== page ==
Monday, November 19, 2012


Definition: The training phase right before a long distance event (such as a marathon) when a runner starts to cut back on his or her mileage. This reduced training phase gives runners a chance to rest, recover, and mentally prepare for their race.

Tapering doesn't happen in life. It only happens in running. Is there any other time when you ramp up your effort and energy, rack up new and exciting goals, and then just stop? I mean, yes, that's sometimes called, "Quitting". And when we were preparing for the Nashville Marathon in 2010 instead of properly tapering, we just stopped running.

But a proper taper for a 1/2 marathon means reducing your miles the week before(ish) to pre-training levels. For me, this means a week of 2-3 mile runs. That's a 30 minute run. It takes me longer to find my shoes than to actually run this distance. Runners tend to be very agitated in this phase. First of all, we have lots of time on our hands. It confuses us. Also, we have a big race coming up, and we're nervous about it. How do we deal with nerves? By running- oh, wait.... we're running less. So we get to just sit with the nerves.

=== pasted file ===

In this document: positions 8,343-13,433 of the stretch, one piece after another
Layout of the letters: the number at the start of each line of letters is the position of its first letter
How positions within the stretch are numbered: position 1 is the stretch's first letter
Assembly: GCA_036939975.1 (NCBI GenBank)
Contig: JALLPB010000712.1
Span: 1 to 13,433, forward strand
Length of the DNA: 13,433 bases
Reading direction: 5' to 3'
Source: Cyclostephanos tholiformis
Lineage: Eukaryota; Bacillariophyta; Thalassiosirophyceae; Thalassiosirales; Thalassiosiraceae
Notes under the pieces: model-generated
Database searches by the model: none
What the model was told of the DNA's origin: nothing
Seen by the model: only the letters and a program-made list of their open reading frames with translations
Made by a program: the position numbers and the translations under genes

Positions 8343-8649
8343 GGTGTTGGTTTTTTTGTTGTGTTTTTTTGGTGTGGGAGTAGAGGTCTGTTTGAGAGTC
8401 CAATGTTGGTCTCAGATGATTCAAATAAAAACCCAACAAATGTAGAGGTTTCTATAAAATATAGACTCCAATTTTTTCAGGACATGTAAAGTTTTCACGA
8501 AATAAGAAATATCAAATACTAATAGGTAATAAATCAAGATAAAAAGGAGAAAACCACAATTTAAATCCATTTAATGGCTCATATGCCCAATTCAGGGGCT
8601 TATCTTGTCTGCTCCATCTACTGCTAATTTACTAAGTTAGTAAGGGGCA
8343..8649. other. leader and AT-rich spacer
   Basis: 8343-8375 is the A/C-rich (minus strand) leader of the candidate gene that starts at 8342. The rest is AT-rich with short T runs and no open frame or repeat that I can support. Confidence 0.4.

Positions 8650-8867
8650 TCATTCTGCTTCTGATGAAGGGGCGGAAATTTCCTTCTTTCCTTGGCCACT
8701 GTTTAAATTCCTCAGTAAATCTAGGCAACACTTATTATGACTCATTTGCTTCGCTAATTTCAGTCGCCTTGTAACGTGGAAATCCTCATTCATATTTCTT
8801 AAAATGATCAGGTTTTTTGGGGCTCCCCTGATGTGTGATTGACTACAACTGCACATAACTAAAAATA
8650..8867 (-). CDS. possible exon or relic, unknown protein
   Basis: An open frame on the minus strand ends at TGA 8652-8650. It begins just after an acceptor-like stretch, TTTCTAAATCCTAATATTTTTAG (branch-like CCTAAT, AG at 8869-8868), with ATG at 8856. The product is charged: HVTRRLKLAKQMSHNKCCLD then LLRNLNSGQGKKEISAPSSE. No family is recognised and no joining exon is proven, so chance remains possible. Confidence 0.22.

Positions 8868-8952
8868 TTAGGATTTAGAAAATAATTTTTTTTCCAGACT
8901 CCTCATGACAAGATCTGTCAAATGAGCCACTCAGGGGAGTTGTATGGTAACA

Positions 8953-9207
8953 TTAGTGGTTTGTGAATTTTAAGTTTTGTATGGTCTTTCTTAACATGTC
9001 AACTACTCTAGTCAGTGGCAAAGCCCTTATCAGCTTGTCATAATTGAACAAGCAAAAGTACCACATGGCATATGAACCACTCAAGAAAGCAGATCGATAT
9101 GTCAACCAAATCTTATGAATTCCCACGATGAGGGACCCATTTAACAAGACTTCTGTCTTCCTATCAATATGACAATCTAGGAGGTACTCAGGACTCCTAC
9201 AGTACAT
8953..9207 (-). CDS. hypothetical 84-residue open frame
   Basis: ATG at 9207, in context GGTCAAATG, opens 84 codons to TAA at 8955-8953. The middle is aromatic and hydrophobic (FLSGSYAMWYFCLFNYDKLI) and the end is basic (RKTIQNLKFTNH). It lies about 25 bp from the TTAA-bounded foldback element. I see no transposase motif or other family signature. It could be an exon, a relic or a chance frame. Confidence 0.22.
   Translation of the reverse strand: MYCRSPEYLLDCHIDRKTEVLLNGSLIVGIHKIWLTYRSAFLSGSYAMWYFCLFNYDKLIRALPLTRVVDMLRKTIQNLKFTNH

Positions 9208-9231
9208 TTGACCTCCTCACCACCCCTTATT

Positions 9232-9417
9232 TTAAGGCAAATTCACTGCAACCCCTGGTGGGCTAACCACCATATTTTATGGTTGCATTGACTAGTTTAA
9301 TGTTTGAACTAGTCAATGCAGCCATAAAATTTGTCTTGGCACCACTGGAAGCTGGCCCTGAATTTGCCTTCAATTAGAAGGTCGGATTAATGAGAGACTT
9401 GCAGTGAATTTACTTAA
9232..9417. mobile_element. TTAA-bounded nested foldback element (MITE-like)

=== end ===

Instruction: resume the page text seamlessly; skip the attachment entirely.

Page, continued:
This week is also when the nitty gritty of race-day logistics becomes a reality. When do I pick up my packet? How am I getting to the starting line? Is my family coming? What am I going to wear?

[Packet Pickup Definition: Before you get to the starting line you need to acquire your race number (bib), and perhaps a gear check tag (plastic number to tie to your bag if you want them to hold it for you while you run), and any other goodies people want to shower you with (anything from Chapstick samples, nail files, coupons for smoothies, etc). You'll also get your t-shirt or other race swag- which is the real reason you signed up for the race. Anyway, you have to get in a line and sign a waver and then volunteers will hand you a bag with all of this stuff in it. This is "Packet Pickup"]

I think that runners, as a group, are generally very bad at this type of logistical planning. We're much more focused on the immediate, "where are my shoes?" questions. "How much further?" "What's going on with my hamstring?" So the tapering phase is frustrating.

No comments: